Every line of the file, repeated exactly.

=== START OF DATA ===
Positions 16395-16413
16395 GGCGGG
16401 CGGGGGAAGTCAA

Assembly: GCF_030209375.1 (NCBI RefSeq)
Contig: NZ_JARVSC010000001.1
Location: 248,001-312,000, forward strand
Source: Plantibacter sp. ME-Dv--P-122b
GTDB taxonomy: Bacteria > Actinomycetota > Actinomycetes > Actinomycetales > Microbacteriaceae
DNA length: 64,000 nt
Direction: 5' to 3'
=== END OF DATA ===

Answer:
Positions 16395-16413
16395 GGCGGG
16401 CGGGGGAAGTCAA

Assembly: GCF_030209375.1 (NCBI RefSeq)
Contig: NZ_JARVSC010000001.1
Location: 248,001-312,000, forward strand
Source: Plantibacter sp. ME-Dv--P-122b
GTDB taxonomy: Bacteria > Actinomycetota > Actinomycetes > Actinomycetales > Microbacteriaceae
DNA length: 64,000 nt
Direction: 5' to 3'